Publications and Research

As researchers and scientists, we strive to push boundaries, develop new technologies, and continue learning the latest tech that can help keep your agribusiness running smoothly and efficiently. See some of our publications and current research efforts below.

UC Davis Spin-Off AgriNerds Awarded USDA Small Business Innovation and Research (SBIR) Award For Machine Learning and Novel Egg Counter Project

Research Grant

Funding: 2021 USDA SBIR Program

In May of 2021 the USDA announced 24 awards totaling $2.3 million USD as part of their Small
Business Innovation and Research (SBIR) award program. Of the eight awards given to small
business’s to improve animal production UC Davis spin-off AgriNerds was granted a $100,000
award for it’s research focused on software and hardware solutions for the poultry industry. The
software solutions are focused on validating the best machine learning based methods for
predicting production and food safety outcomes and the hardware solutions are focused on the
development of a novel egg counting device to reduce the error rates that are currently occurring
on many layer farms.


The goal of the USDA-SBIR grant program is to “stimulate technological innovation in the
private sector and strengthen the role of federal research and development in support of small
businesses, “ according to USDA-NIFA director Dr. Carrie Castille.


AgriNerds is a UC Davis Spin-off co-founded by several UCD faculty and staff. If you are keen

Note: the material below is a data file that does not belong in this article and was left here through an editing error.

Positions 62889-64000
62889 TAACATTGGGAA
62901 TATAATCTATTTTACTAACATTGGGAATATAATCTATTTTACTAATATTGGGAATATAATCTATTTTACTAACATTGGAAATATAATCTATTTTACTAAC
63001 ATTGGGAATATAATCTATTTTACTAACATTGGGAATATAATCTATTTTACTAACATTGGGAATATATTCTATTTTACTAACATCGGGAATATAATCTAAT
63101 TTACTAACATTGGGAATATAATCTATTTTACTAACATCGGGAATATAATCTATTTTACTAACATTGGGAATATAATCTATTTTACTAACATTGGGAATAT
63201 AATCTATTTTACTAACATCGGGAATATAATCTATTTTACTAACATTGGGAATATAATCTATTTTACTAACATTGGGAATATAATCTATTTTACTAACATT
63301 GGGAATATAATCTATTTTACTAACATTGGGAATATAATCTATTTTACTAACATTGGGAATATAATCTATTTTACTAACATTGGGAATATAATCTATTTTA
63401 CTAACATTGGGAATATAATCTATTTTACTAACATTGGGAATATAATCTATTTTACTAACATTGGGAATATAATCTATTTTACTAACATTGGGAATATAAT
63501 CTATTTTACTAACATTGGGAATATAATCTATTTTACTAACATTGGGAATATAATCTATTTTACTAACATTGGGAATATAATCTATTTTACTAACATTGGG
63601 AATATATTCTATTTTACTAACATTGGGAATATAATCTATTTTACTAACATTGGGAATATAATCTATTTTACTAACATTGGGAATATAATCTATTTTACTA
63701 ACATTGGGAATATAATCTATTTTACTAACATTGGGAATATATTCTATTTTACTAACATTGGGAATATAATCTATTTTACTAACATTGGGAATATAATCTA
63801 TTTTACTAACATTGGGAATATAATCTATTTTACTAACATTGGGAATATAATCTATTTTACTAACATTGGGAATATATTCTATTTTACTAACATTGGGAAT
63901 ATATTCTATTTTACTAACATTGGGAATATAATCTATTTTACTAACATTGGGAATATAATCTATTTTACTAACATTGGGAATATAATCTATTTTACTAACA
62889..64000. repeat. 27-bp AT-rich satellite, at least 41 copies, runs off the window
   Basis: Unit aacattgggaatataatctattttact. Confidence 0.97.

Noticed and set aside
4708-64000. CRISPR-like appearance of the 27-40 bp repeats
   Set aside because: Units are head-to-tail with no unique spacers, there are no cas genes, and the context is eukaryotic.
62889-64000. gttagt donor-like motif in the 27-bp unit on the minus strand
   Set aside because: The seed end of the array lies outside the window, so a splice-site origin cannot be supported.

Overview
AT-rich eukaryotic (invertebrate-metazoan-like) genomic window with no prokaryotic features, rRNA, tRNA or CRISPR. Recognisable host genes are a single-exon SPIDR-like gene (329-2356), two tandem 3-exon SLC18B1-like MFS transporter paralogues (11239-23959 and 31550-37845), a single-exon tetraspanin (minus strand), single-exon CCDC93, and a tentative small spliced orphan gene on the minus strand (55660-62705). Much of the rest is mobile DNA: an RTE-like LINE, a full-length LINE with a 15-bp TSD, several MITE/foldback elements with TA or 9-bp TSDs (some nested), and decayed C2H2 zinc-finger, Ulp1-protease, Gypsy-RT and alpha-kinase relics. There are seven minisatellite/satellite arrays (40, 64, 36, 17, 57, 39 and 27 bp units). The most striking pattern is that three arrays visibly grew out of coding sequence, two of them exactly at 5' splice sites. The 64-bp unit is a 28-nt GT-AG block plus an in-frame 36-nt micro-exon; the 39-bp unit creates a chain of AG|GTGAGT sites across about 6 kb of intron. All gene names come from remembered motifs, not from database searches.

to collaborate on either the software or hardware SBIR funded research please contact Dr. Maurice Pitesky at mepitesky@ucdavis.edu.

Data challenges and practical aspects of machine learning-based statistical methods for the analyses of poultry data to improve food safety and production efficiency

Publication

CAB Reviews, 2020, 15, 049, pp 1-11

Leveraging data collected by commercial poultry requires a deep understanding of the data that are
collected. This article provides practical definitions and examples of ML-based statistical approaches for the analysis of poultry production and poultry food safety-based data. Two real examples of the supervised machine learning ensemble technique, random forest (RF), are provided with respect to predicting egg weights from a commercial layer farm and identifying the potential causes of a Salmonella outbreak from a commercial broiler facility. Results identified multiple variables including Age, Farm Location, Body Weight, Total Eggs, Hens Housed, and House Style which were predictive of the continuous variable Egg Weight. Predictors of Salmonella that included livability, density of birds in the grow-out farm, and breeder age were identified. The task of choosing the most appropriate ML-based model(s) that accounts for the large number of variables common to the poultry industry and addresses the intricate interdependence between several production parameters and inputs while predicting multiple sequential outputs is complex. The use of ML techniques in combination with new data streams including sensors (e.g., visual and audio), IoT, and Web-scraping could offer a more comprehensive, efficient, and timely approach toward evaluating productivity, food safety, and profitability in commercial poultry.